In our own world today, it is easy to relate to this feeling of unraveling. There are daily reports of violence and despair that come into our televisions and living rooms and computer screens. Images of tear gas clouding the light of the moon and the stars in the streets of Ferguson Missouri. There are more intimate experiences of unraveling in our lives, in hospital rooms and broken hearts, betrayed trust and disappointments. This is the world in which we are called to stay alert; to watch and be ready for hope to be born into the world.
When I was a student at Graceland University, I had my first true experience of winter. In fact, having grown up in Alabama I only had one childhood snow day, and we were let out of school because the snow stuck to the ground. Our city had absolutely no infrastructure to deal with the icy roads, so they sent us home so as not to put anyone in danger. Naturally, an Iowa winter was quite a shock for me! I remember feeling like the feeling of being cold would absolutely never end, and I would just be trapped in my dorm forever. At one point, my mom even sent me a solar light in a care package, just so I could remember what the sun looks like!
It was after that first brutal winter that I experienced another first – the overwhelmingly sweet smell of lilacs in the spring. One of my fondest memories of my English Literature class with Barbara Mesle was when she stopped everything we were doing, and refused to start class until everyone had walked outside and buried their face into a bundle of lilacs. It was as if it was a mandatory ritual that marked the beginning of spring. Barbara was inviting us to pay attention to the blessings around us, particularly after such harsh winter winds and snowfall.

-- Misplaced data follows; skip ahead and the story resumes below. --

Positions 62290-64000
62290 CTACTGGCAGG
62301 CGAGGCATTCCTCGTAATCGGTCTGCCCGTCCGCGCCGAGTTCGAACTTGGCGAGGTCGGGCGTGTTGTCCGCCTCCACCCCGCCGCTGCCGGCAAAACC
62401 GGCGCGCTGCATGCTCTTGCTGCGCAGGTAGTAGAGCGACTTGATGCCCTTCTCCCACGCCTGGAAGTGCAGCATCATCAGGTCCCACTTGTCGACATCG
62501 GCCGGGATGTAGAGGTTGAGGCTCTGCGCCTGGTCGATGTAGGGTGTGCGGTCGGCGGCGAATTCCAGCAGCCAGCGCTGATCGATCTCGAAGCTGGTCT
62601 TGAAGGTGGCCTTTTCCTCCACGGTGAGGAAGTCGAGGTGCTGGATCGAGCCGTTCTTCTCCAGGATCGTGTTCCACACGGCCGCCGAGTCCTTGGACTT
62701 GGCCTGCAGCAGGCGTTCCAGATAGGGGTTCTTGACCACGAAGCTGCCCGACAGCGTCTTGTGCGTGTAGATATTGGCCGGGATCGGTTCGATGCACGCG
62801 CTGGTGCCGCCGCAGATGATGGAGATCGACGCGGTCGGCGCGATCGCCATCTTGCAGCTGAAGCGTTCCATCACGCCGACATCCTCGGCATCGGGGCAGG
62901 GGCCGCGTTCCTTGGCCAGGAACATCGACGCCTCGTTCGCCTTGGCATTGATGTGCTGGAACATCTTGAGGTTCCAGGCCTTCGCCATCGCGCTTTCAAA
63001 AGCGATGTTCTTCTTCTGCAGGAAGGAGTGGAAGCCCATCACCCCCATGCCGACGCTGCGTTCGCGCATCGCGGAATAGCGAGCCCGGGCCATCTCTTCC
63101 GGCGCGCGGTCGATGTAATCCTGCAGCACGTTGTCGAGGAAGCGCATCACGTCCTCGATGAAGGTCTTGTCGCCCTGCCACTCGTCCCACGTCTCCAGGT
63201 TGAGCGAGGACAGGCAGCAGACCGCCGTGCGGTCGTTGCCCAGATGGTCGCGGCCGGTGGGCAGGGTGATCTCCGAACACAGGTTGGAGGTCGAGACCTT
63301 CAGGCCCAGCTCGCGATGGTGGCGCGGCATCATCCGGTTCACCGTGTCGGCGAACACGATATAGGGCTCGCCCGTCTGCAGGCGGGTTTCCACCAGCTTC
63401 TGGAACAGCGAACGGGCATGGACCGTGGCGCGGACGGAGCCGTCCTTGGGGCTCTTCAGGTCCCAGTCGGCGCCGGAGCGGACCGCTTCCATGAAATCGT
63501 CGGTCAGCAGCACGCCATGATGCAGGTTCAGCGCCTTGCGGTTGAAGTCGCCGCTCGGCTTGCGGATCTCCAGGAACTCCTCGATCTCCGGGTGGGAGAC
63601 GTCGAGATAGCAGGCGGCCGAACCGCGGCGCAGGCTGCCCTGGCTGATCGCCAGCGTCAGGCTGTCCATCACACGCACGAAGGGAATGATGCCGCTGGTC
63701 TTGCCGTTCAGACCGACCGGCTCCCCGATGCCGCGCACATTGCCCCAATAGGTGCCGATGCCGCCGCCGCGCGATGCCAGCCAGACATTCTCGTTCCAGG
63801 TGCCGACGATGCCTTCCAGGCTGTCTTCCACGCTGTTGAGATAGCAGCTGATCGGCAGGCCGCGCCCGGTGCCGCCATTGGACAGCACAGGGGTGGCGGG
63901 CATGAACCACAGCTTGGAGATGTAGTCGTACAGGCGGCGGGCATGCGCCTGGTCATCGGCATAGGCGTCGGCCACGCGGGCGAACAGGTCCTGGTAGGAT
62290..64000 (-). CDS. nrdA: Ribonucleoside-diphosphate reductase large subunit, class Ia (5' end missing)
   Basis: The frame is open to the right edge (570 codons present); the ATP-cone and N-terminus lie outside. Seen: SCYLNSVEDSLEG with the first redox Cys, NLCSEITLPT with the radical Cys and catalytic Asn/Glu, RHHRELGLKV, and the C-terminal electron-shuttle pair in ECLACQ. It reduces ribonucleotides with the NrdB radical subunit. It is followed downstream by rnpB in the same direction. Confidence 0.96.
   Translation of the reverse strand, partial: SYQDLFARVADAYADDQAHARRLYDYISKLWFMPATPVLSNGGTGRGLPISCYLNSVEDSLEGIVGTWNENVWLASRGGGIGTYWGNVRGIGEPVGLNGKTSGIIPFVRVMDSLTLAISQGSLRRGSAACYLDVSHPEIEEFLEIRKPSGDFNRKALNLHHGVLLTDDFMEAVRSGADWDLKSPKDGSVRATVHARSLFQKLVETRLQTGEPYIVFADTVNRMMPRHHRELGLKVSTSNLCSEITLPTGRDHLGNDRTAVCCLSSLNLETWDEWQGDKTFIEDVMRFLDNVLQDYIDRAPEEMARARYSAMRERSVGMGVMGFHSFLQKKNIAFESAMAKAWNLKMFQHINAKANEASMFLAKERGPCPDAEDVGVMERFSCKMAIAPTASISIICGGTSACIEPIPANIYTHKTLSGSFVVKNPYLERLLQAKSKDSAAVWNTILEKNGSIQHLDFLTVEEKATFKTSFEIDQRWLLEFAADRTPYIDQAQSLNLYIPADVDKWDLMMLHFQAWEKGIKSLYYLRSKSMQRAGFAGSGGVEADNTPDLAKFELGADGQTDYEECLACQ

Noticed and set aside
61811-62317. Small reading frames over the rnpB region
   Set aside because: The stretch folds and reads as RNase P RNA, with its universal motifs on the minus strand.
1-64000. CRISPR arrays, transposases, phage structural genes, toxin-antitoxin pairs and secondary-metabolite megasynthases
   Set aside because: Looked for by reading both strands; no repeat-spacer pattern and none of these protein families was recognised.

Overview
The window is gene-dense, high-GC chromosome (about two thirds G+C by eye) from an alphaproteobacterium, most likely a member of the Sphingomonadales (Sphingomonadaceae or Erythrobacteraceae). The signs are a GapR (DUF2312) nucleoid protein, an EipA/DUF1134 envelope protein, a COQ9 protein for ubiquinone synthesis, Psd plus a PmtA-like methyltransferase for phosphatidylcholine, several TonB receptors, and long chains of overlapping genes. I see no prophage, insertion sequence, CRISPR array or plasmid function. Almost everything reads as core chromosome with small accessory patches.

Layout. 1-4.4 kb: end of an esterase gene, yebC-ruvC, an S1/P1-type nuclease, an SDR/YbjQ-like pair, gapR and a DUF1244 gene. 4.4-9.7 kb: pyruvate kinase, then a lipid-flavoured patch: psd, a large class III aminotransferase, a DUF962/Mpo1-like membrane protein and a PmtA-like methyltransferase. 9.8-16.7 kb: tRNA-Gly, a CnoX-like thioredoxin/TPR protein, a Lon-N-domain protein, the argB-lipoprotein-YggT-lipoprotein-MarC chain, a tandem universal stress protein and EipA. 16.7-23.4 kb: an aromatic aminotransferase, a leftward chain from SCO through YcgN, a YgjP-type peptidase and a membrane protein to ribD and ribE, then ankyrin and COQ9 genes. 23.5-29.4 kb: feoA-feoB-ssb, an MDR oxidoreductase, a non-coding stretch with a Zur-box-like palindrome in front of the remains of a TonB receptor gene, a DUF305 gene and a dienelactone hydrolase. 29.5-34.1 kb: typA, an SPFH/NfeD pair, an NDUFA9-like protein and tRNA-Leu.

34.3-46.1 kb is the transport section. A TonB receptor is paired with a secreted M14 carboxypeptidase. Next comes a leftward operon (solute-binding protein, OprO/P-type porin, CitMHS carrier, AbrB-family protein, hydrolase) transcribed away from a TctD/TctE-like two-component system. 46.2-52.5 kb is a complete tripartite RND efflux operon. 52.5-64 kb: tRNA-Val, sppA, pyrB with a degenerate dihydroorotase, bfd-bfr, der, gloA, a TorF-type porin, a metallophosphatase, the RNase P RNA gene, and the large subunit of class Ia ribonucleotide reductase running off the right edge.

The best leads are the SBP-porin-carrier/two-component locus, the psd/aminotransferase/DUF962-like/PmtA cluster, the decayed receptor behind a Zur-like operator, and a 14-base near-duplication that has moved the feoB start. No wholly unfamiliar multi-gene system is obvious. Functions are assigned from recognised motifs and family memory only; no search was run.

After that first spring I began to notice how lilacs prepare to bloom. I would walk past the barren bushes in winter, snow crunching under my boots and I’d look closely at their branches. As soon as the first buds would appear I’d check on them every day, and whisper to those seeds of promise “You’re doing great! See you in a few months!” They were my symbols of hope in a cold and lifeless landscape, and it was in the noticing and the whispering that I encountered that hope.
In today’s scripture, the symbol of hope is the fig tree. We read, “From the fig tree learn its lesson: as soon as its branch becomes tender and puts forth its leaves, you know that summer is near. So also, when you see these things taking place, you know that he[a] is near, at the very gates.” The fig tree unfurls the hope of summer in it’s tender leaves. The second part of that passage is even more important – “So also, when you see these things taking place, you know that he is near.” The “these things” of that sentence is referring to all of the cosmic chaos from the passage before. In our moments of unraveling, of feeling like our world is falling apart and on fire, God is close and at the very gates and edges of our hearts, waiting to be noticed.
You see at the heart of this moment in advent is the call to pay attention. Keep awake! This requires taking on an internal stance of expectancy. Far different from marking off the days until Christmas on our calendars, this kind of expectancy is less about waiting and more about holy anticipation. From the moment we open our eyes in the morning to the moment we slip into sleep at night, we are called to pay attention. God is in the whispering and the unexpected places.